Fire Earth

Earth is fighting to stay alive – mass dieoffs, triggered by anthropogenic assault and fallout of planetary defense systems offsetting the impact, could begin in 2016

Eruption Continues at Mt. Asama

Posted by feww on June 17, 2015

Asama spewing smoke and ash

About 90 tremors were recorded on June 7, and the volcano released an estimated 1,700 tons of sulfur dioxide (20 times more than the amount released last month), said officials.

Japan’s weather agency raised the alert level for the volcano to Level 2 [“Do not approach the crater”] last week.

Ashfall from the eruption was also reported around the mountain as far as 4 km from the volcano, said officials. Aashfall  from a September 2004 eruption covered a large area.

Recent Volcanic Activity on the Planet of the Abes

Mt. Ontake
In September, a series of volcanic tremors was followed by a powerful eruption at Mt. Ontake in central Japan, which left at least 57 people dead and 6 others missing.

The country’s worst volcanic disaster in 70 years would have been easily prevented had the authorities not failed to heed the warning signs.

Mt Shindake (Kuchinoerabujima)
A powerful eruption ejected an ash cloud to a height of about 9,000 meters in the air, forcing the authorities to evacuate the 140 or so residents from Kuchinoerabujima island on May 29, 2015.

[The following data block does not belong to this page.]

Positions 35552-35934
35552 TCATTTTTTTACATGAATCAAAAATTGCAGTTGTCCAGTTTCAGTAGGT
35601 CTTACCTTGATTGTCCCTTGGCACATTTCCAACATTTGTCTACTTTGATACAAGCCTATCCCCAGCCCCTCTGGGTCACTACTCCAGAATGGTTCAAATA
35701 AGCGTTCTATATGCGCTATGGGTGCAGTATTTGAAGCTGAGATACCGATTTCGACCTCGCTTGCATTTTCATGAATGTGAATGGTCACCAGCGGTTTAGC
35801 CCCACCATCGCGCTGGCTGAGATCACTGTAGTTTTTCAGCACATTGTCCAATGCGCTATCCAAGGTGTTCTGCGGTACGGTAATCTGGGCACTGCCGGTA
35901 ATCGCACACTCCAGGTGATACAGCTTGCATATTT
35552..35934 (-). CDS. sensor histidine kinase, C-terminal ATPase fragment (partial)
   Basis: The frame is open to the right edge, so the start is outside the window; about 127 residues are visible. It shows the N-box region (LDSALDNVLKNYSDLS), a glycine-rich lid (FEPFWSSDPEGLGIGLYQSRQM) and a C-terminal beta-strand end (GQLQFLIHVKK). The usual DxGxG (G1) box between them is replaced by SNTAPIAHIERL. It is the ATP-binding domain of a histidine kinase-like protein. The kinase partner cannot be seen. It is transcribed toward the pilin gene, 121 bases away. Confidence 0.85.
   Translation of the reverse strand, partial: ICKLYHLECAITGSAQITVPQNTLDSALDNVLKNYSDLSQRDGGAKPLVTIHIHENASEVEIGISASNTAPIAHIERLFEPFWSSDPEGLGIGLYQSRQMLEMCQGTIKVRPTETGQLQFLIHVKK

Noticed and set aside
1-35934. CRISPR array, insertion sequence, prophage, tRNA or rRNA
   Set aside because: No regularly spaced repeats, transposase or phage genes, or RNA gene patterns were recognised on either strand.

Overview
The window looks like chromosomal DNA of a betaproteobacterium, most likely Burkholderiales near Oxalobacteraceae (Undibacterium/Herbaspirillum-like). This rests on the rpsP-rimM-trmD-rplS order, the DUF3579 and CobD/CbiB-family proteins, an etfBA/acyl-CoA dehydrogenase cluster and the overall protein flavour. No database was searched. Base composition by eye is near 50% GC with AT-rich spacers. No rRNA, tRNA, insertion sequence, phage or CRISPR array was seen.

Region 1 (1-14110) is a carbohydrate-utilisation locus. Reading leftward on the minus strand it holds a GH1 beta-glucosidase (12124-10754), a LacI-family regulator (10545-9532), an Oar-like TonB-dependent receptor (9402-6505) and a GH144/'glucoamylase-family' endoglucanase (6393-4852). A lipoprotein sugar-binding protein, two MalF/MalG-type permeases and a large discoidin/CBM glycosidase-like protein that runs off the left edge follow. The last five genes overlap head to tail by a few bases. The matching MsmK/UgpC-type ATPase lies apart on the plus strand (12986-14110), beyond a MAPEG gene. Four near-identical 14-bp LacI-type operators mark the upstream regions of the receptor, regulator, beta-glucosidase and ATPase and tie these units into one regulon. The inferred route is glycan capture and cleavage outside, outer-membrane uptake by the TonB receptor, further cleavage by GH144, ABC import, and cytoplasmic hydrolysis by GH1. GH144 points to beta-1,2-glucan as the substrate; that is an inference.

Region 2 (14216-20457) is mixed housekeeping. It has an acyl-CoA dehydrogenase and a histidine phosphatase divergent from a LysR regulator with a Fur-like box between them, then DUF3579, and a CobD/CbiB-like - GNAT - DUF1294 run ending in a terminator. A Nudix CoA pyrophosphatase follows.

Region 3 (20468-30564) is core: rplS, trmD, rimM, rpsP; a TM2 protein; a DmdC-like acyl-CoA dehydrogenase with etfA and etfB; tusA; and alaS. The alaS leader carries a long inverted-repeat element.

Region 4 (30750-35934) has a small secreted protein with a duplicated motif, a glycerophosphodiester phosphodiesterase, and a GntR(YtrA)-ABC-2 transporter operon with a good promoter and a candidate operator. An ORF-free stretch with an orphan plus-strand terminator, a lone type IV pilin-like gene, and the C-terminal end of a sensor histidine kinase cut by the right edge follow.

Latest Warnings for Japan’s Volcanoes [Sourced from Japan’s weather agency]

  • Warning Level 5 (Evacuate) Shindake (Kuchinoerabujima), 29 May 2015
  • Near-crater warning Level 3 (Do not approach the volcano) Ontake, 31 March 2015
  • Near-crater warning Warning in non-residential areas near the crater Nishinoshima, 24 February 2015

 

2 Responses to “Eruption Continues at Mt. Asama”

  1. Chris H. said

    I’ve read the previous comments on Mount Ontake disaster, but have difficulty in understanding how something like this could occur. Was this an isolated incident, or could it occur again?

    • feww said

      No, it was by no means an isolated incident. Negligent disasters are pervasive in Japan, especially calamities resulting from criminal incompetence of Japanese elite class, which includes its scientific and industrial communities.

      Take the auto industry, for example. More than 100 million recalls have occurred since the start of 2014, most of them involving Japanese cars, or vehicles using Japanese components, like the Takata airbags.

      Dozens of deaths and hundreds of injuries have preceded the recalls.

      Is there a difference between the liabilities of those involved in, (i) the deaths caused by Mt Ontake eruptions, and (ii) fatalities resulting from the airbags explosions?

      In the first case, the incompetent official scientists were criminally negligent because they failed to warn the public that the seismic activity in the area, which had occurred several days earlier, would likely lead to volcanic eruptions. Dozens of unsuspecting hikers lost their lives, as a result.

      In the second case, the incompetent manufacturers are criminally negligent because their defective airbags turn into lethal weapons, killing or seriously injuring the unsuspecting motorists.

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